The Orlando Sentinel recently interviewed WWE Hall of Famer Jim Ross, who was promoting his upcoming RINGSIDE shows during WrestleMania week. Below are a couple of highlights:
If the popularity of wrestling is back on an upswing:
"It's a great time to be a wrestling fan. There's a lot of content for people to enjoy of all different types. An example is my overseas work. The U.K. is a great marketplace…the [World of Sport] special I just did for ITV, if anything comes from that, it could be the show with the biggest potential audience of anything I ever worked on. Think about that. It's the power of a terrestrial network in a big market, plus the power of the Internet. There are opportunities out there, is my point. It's a great time to be in the business and a great time to be a fan.
"As ubiquitous as WWE is, and they're the big dogs, but they're not the only dogs. The others are not in WWE's yard, but there's room for others. People want variety. WWE has the [streaming] network, which scratches a lot of people's itches, but they still want diversity."
His future in wrestling:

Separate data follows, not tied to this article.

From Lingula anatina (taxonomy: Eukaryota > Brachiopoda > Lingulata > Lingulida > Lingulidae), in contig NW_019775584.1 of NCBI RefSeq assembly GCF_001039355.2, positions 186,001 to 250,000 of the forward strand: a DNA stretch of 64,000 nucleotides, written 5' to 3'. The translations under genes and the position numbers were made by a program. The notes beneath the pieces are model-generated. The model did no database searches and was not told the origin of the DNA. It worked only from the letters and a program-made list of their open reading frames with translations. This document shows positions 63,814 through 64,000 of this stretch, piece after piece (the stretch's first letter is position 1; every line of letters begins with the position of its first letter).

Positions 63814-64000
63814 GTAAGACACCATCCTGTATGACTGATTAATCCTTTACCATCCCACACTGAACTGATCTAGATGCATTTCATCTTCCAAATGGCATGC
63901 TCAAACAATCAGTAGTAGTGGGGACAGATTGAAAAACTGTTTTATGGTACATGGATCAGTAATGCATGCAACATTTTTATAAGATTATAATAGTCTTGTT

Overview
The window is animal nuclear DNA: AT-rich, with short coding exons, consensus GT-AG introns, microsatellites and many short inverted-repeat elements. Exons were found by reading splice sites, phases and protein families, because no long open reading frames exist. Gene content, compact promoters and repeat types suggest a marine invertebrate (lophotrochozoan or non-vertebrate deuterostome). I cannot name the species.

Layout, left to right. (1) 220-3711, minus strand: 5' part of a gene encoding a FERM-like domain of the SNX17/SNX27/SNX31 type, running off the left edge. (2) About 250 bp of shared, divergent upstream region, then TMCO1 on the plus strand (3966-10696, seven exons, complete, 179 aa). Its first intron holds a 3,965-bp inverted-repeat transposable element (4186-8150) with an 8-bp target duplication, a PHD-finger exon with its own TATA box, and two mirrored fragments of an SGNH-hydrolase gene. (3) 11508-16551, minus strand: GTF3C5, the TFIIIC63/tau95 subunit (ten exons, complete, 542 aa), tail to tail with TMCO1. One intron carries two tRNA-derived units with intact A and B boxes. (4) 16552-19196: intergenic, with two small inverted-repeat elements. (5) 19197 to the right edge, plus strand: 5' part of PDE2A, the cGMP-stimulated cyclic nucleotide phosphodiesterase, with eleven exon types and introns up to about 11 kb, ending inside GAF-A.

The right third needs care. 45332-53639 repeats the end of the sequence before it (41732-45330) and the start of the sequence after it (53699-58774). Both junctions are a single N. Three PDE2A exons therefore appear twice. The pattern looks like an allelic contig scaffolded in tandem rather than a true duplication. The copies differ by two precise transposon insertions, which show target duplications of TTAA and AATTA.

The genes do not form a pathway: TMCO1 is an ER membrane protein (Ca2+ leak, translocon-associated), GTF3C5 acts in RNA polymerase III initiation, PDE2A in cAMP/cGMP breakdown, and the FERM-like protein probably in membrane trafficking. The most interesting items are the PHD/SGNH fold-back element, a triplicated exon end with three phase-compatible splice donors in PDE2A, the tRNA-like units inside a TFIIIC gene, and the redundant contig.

"I always say I should have a sign, 'Will talk for food.'" I feel young and I'm feeling good. … I do work in an environment that can be very competitive, and I'm good at it. If you understand the business at all, in the world of independent contractors and egocentric bosses, you've got to have a little bit of an ego to survive. When you work with Cowboy Bill Watts and Ole Anderson, it's not always peace and love. But I can do these shows. I did shows in November in Toronto, took December off, then did Phoenix and San Antonio in January, now I'm off until I come [to Orlando]. But the uniqueness is the diversity of the audience. We don't care what religion you are, what race, gender, orientation. You can leave all of your prejudices and all of those big divisions at the door. We're fans, first and foremost."
JR also talked more about his RINGSIDE shows, how often he watches NJPW matches before he calls them and more. You can read the full interview by clicking here.
Source: The Orlando Sentinel